Koutoulas: Finding meaning in the holidays
I have a confession to make. I love everything related to the Christmas season: The music. The decorations. Time off from work. Shopping for and exchanging gifts. Family traditions. Food. Office parties. Holiday movies. Enhanced feelings of goodwill and joy toward others. Opportunities to volunteer and help the less fortunate.
The list goes on and on.
I know a lot of this is commercialized and kitschy. Much of it is vacuous. But I love it all. I can’t help it — I’m wired that way.
It’s gotten to the point where my wife has started calling me Clark Griswold, that character portrayed by Chevy Chase in the classic 1980s movie “Christmas Vacation.” I don’t really mind. I’ve always identified with Clark.
It seems the season has grown longer with each generation. My mother used to tell how, when she was a child in the post-World War II era, most folks put up a live tree on Christmas Eve. They would take it down a few days later, often well before New Year’s Day.
By the time I was a child, artificial trees were the norm, but we never put ours up before Dec. 15.
There would be a few decorations about the house, and maybe a string of lights around the front window. But that was the extent of our holiday decorating.
This past Sunday — nearly two weeks before Thanksgiving — we put up most of our outdoor lights and decorations. Honestly, at first, I intended to take advantage of a sunny, temperate day to get the lights hung. I didn’t mean to do anything else or to illuminate the lights until Thanksgiving weekend, as usual.
Saturday night, I noticed several houses in our neighborhood already bathed in bright LED Christmas cheer. I couldn’t let them all get the jump on me.
My wife and I are now in the midst of our annual decorating project. A dozen or more totes full of things to be carried down from the attic. Lights to be strung along the eaves of the house and on every living thing in the front yard. The foyer and the mantle decked out in festive colors and themes.
We won’t put up the tree until after Thanksgiving. Still, everything else will be in place when we host our family for that holiday.
Then we’ll start with our annual movie traditions. Our favorites are the already-mentioned “Christmas Vacation,” along with “It’s a Wonderful Life,” “A “Christmas Story,” the “Home Alone” movies and “Miracle on 34th Street.”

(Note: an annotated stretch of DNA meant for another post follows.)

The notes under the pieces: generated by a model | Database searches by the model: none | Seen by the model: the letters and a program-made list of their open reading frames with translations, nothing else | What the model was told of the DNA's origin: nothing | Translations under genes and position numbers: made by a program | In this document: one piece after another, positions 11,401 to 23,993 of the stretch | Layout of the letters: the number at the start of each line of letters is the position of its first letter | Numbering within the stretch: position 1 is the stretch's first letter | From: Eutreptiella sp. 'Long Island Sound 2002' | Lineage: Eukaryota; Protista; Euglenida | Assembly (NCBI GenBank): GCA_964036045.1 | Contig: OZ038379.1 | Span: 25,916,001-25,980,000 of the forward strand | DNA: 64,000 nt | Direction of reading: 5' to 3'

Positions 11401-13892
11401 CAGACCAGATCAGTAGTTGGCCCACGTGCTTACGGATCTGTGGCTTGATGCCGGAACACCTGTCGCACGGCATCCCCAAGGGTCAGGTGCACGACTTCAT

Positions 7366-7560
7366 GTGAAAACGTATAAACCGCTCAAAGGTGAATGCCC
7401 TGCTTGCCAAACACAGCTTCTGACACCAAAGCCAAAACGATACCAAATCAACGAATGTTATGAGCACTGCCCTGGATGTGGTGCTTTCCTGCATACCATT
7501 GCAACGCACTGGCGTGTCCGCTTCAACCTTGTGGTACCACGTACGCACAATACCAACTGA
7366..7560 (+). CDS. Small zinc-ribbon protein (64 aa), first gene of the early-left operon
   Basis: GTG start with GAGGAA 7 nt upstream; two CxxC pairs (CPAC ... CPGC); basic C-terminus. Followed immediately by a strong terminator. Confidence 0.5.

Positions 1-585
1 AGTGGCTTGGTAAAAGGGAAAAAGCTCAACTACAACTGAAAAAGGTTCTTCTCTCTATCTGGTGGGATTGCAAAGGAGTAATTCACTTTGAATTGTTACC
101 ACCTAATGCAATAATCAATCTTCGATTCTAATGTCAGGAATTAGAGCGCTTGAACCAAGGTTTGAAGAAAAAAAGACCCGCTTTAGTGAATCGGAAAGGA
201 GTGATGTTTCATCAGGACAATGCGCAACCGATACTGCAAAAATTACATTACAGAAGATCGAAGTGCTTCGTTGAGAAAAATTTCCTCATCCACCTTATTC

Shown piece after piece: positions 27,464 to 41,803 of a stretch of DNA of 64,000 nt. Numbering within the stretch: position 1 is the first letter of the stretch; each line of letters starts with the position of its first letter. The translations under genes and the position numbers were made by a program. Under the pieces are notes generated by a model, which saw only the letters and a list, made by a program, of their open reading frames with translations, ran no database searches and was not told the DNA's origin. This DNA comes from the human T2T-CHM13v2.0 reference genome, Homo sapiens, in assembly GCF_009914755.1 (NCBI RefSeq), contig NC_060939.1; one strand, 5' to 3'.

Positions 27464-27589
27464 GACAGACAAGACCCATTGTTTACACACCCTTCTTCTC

There is the genuine issue of holiday depression. Not everyone has a family to celebrate with. Some struggle with feelings of inadequacy because of the inability to buy gifts for friends and family. Others suffer from seasonal affective disorder (SAD) or other emotional disorders.
People speak often of the “true meaning of Christmas.” I understand how some Christians might feel it’s wrong making it about anything but the birth of Jesus.
But I have always felt “meaning” is a subjective concept. I don’t believe anything has inherent meaning; it’s a purely human construct. Each of us decides what meaning to attach to events and things.
Most of what we associate with the holiday season has no religious connection at all. Much of it dates back to pre-Christian Pagan practices. A lot of it is simply modern commercial exploitation.
Let us not forget not everyone celebrates Christmas. Many other religious (and non-religious) traditions have other holidays around the time of the Winter Solstice.
But there are a few concepts and traditions nearly everyone can agree on. Things we all hold dear.
Things like peace, joy and love. Spending time with beloved family and friends. Exchanging meaningful gifts or just sharing a phone call or visit.
Pausing to count one’s blessings — and spreading them to others. Sharing and caring.
That is my personal meaning of the season.
It’s for each of us to decide what meaning is contained in our celebrations.
However you choose to celebrate this season, I wish for you and yours best wishes for the holidays and for the coming year. May you find peace.
Pete Koutoulas is an IT professional working in Lexington. He and his wife have resided in Winchester since 2015. Pete can be reached at email@example.com or follow him on Twitter @PeteKoutoulas.
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